Onboarding Challenges that Continue to Dog Financial Institutions

As the process of account opening have shifted to digital channels, the importance of targeting, personalization and onboarding become much more important. As consumers move away from opening new accounts in a physical facility, financial institutions must move from a lead-generation mentality (propensity to buy) to a expected value targeting strategy driven by stronger offers and simplified processes. Strategies such as a higher rate (or incentives) for higher balances can help to address low initial balances.

Even when incentives are provided for higher potential relationships, it is still important to simplify the access to related products and services, encourage engagement with local branch personnel, increase customization of communication, and leverage all channels possible. Often, organizations don’t leverage the most effective channel (SMS messaging) that combines timeliness with high open rates.

According to research done by the Digital Banking Report, there are several challenges that stand in the way of effective onboarding in a digital world. The most mentioned challenge is the complexity of developing an onboarding process (58%), despite many solution providers who can provide effective support for a new onboarding process.

After the complexity, the most mentioned challenges in the research were the cost and staffing required for effective onboarding (39%). The question is, can organizations afford not to create a way to make new relationships profitable?

( Read More: Multichannel Onboarding Trends in Banking )

Building an Onboarding Process in a Digital World

There are many ways to create and execute an effective onboarding process, but there are still some very clear similarities in the objectives and strategies for new customer engagement after account opening. The most important step for almost all new customer communications begins with an email, direct mail, text or phone call that encourages the new customer or member to set up online and/or mobile banking accounts as well as direct deposit/mobile deposit. The sooner this is done, the better. The benefit presented is for the customer to have 24/7/365 access to their account which improves account management capabilities.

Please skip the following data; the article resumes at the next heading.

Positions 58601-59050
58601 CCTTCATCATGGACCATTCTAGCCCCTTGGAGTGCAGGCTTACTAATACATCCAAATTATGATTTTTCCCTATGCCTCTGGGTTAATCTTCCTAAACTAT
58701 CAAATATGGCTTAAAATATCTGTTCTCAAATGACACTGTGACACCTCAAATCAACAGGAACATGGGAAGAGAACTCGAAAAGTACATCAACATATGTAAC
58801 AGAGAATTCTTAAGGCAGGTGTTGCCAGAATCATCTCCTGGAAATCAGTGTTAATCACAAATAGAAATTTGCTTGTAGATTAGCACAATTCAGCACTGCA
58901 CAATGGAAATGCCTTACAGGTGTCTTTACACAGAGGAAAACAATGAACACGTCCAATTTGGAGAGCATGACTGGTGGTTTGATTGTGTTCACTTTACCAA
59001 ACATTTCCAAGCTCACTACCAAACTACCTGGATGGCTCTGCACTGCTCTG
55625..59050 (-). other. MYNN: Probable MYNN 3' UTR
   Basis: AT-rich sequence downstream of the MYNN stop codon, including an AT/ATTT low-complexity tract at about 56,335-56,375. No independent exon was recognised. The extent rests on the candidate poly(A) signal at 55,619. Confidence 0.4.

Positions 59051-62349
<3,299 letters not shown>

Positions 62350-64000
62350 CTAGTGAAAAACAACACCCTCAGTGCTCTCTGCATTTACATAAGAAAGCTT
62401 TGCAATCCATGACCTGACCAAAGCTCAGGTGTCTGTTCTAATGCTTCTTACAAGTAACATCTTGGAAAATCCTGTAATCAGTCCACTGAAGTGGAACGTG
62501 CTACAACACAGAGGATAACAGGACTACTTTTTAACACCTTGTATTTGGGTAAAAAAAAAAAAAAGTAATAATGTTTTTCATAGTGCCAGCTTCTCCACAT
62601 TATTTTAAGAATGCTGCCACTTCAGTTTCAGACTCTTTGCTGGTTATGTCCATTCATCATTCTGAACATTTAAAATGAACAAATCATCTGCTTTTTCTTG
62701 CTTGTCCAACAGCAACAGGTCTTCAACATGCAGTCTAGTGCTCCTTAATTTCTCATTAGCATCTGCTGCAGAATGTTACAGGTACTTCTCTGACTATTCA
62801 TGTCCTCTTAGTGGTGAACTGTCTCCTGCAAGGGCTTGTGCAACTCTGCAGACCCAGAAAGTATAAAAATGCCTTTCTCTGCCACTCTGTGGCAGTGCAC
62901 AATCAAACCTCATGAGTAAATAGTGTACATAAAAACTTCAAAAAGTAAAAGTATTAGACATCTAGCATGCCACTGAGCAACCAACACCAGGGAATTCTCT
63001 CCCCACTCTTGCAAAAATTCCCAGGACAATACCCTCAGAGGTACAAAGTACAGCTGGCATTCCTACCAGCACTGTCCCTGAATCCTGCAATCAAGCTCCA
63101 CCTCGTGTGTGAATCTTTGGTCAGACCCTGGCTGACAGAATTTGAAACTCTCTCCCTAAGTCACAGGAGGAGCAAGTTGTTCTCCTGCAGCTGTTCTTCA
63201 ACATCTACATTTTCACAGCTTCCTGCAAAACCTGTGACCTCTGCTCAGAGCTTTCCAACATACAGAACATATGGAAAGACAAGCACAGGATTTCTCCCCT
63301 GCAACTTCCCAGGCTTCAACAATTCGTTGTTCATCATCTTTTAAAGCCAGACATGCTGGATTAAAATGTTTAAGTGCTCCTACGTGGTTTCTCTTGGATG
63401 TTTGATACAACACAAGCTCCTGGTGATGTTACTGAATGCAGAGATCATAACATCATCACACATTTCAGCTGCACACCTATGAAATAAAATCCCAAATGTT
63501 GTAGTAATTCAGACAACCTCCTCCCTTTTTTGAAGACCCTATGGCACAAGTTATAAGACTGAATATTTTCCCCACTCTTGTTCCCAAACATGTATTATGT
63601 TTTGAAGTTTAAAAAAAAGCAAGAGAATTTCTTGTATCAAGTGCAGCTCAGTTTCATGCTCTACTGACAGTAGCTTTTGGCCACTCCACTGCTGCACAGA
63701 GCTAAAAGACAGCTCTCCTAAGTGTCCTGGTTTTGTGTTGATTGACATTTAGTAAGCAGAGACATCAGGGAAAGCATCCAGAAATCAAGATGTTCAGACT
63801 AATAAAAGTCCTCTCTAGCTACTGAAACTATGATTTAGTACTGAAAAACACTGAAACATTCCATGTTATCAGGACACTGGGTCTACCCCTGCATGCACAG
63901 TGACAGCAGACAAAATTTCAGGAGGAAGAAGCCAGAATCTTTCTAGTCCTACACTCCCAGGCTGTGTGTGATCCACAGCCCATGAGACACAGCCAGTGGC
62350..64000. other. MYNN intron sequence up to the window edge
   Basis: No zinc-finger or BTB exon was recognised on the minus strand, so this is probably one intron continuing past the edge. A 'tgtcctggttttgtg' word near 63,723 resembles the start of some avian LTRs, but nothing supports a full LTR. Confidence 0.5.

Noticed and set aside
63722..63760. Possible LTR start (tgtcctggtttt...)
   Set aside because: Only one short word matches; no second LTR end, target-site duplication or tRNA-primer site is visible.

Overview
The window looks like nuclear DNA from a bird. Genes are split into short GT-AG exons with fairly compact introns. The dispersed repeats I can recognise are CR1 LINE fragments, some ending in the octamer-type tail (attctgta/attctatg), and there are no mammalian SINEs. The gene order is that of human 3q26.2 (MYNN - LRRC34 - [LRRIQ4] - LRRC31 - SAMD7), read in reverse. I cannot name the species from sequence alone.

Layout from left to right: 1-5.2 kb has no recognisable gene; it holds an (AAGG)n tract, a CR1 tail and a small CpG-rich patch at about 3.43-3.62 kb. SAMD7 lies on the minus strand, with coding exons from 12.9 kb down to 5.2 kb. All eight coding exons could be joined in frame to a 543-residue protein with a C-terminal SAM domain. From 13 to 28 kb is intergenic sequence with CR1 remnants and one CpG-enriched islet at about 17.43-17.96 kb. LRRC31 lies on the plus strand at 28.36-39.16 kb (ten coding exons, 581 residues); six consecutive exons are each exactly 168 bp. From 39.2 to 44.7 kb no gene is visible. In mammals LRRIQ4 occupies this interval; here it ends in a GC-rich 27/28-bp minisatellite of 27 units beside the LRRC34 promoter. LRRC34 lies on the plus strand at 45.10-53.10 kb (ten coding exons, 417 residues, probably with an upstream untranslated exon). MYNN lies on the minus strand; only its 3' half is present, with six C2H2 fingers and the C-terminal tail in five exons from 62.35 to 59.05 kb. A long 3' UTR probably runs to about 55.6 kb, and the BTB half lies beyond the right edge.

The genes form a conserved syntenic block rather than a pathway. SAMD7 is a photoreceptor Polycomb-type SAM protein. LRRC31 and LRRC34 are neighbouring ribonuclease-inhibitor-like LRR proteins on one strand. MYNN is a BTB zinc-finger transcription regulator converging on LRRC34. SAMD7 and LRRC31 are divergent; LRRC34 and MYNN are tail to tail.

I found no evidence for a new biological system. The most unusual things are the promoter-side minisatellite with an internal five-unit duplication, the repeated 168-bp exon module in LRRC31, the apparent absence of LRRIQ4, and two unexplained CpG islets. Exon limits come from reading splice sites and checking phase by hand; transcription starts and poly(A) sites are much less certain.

Just because there has been an increase in digital account opening does not mean branch engagement should be ignored. In fact, the importance of quick engagement from the team at the nearest branch may be greater than ever. According to Novantas, “Digital teams must coordinate better with their front-line branch counterparts where excess capacity is underutilized, and the technology to distribute and manage distributed calling has been battle-tested during COVID-19 temporary closures.”

Another key to success is to reinforce the level of personalization you used to acquire the new account even after the relationship has been initiated. Unfortunately, most financial institutions use a one-size-fits-all approach to onboarding as opposed to building a contact strategy that reflects the individual customer journey that has just begun. Each new customer should get a customized series of messages on the channels most likely to be effective. Machine learning and AI can assist in this effort.

Bottom line, there is a requirement that the communication be customer-centric as opposed to product-centric. The key is to continue to reinforce why the product purchased (and additional engagement services) will benefit the new customer. In addition, you need to make sure the message relates to their specific lifestage situation as opposed to generalizing the message. Personalization can be around insights collected as part of the new account opening process, demographic data, product usage insights acquired as the account is used over time, and even real-time contextual engagement delivered when a need is identified.

Every year, roughly 25% of organizations state they are planning to build and execute a new account onboarding program in the next 12 months. Never has this commitment been more important. It is clear that not only do current onboarding programs need a major refresh, but those organizations that do not have an onboarding process on the front burner need to prioritize the investment in onboarding immediately.

The pandemic has proved that financial institutions have the ability to be agile in the development of processes never before put in place. This same level of urgency is needed to maximize the value of new digital accounts.